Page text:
EP. I'm always happy to see political work, even easy/goofy shots like this. The first one really tickled me. And then the second one was the first one. And the third one was also kind of the first one. And so on. I've got nothing against hand-writing some external structure, but it would have been pretty easy to pull some various rhyme schemes in here for a little variation. I don't think you can use the same joke 4 times, even if it does show the breadth of generation. That is what multiple runs of the book is for. If you'd written a bunch more of these or programmed in more variation, this score would have been a lot higher! I think its really pretty funny, just only the once.

AP. This is evocative and bold, with very thoughtfully chosen source texts. I'm not sure that I understand the relationship between the text of the project and the visual design (which isn't to say that I dislike the design, just that it's not clear to me how it's supposed to be supporting/complicating the text). It's not clear from the documentation whether or not the creation of the illustrations is included in the procedure that generates the book chapter?
EP. I liked a lot of this, particularly the corrupted models of the human bodies that form the background. Did you know that you can do this procedurally? Try opening a model in a text editor and editing the points, its a lot of fun. I did a whole generated book project about that last year, actually... Anyway, something to try if you ever get sick of blender. The text itself feels only fine to me, but it is so spare and bold that it doesn't have to be deeply readable. It feels like a series of posters or artworks, and thats good with me.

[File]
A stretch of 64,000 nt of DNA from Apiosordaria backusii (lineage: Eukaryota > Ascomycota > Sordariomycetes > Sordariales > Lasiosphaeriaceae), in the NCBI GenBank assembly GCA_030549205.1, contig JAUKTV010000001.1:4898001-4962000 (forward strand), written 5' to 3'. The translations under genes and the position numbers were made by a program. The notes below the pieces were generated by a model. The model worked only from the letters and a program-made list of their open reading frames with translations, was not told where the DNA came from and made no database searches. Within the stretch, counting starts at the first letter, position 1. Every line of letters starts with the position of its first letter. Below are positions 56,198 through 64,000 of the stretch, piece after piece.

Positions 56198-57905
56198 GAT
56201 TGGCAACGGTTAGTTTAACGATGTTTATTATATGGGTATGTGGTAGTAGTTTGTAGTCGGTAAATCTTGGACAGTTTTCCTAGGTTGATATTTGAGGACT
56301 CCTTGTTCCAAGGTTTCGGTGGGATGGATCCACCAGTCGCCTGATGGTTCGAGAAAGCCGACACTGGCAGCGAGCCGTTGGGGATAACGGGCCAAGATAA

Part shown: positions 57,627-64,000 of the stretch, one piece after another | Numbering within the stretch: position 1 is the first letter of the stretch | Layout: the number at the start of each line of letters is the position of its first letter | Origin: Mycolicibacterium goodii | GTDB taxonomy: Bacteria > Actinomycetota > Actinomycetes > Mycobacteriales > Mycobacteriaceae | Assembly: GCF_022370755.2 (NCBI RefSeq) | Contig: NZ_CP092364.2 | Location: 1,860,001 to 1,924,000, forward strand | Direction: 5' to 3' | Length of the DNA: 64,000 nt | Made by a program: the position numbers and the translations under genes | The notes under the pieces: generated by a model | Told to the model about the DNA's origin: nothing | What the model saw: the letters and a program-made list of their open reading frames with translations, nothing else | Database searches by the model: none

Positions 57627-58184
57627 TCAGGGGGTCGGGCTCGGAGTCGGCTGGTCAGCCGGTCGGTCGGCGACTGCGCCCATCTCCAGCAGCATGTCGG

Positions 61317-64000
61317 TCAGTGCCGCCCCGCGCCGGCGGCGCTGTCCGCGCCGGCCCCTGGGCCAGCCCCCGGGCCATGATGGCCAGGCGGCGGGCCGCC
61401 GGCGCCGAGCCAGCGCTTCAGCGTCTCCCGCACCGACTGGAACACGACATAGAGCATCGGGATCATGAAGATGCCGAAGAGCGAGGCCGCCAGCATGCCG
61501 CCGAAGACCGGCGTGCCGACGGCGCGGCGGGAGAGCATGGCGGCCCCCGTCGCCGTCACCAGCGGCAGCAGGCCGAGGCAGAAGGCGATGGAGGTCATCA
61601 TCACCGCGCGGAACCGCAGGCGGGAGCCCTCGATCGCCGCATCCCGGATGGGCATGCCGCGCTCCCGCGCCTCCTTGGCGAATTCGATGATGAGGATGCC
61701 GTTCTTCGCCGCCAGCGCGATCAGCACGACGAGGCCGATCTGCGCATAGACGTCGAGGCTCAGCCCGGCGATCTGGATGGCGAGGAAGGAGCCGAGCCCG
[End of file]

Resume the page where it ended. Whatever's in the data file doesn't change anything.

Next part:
AP. This is a great use of sentence embedding, and it produces some really elegant and poignant juxtapositions. I'm not sure if I really understand why the complementary source text is questions from the Bible in particular--there are a lot of questions in the Bible, but very few of them are asking for advice, so there isn't a clear mapping between the two corpora. Not that there needs to be a "clear" mapping, but I was left wondering what the project would be like if the selection of questions was a bit more intentional. The visual layout (with questions flipped and opposite each other on the page) is inspired, though I don't understand the choice of the pixely typeface for the Bible questions...?
EP. A cute idea I was expecting to have more issues with than I did. I think it broadly works for you, despite how hard reddit data often is to work with (there are so many slurs/etc across a lot of the boards that I have had trouble with it in the past.) Using vector-space difference between the two sources points the humor-finger at machine vision more than advice-seekers or religion, which is a generous gesture. Because I didn't get my hands on a physical book, the rotated page format- while clever- actually made it quote difficult to read. This was made worse by the 8 bit-aesthetic font which is doubly hard to parse upside down. This may be something to think about in the future, especially if this is primarily going to be interacted with as a pdf. Part of this could be fixed simply be switching up which of your sources is upside down every once in a while- being able to read a few bible examples without straining would likely prove the point you are trying to make.

Nerual. A-Z, Or Something Like That
AP. The visual design accomplishes the goals that the author set out to accomplish (bold, angsty)! I'm a bit less sure of how well the artifacts produced by this program operate as satire, though that's maybe just because I'm not familiar with the genre (2012 Facebook posts by angsty teenagers). Given the relative straightforwardness of the textual generation procedure, I might expect a bit more polish in the particulars (e.g., selecting appropriate parts of speech, not producing duplicates, etc.).
EP. This is spot-on hot topic teen (is that still a thing? idk i'm old), and that alone is pretty admirable. That said, it is spare so it really needs to be perfect. And there are moments where this simply breaks down- 'C is for CONCIOU', 'they are ___'s' that repeat, 'They are an.', etc. For such a simple gesture, I wish you'd nailed it. Clean up your code or source, add in a bunch more content so you get less repeats, and I think it could really work. As is, it feels a little broken.

Nixel. Fake Love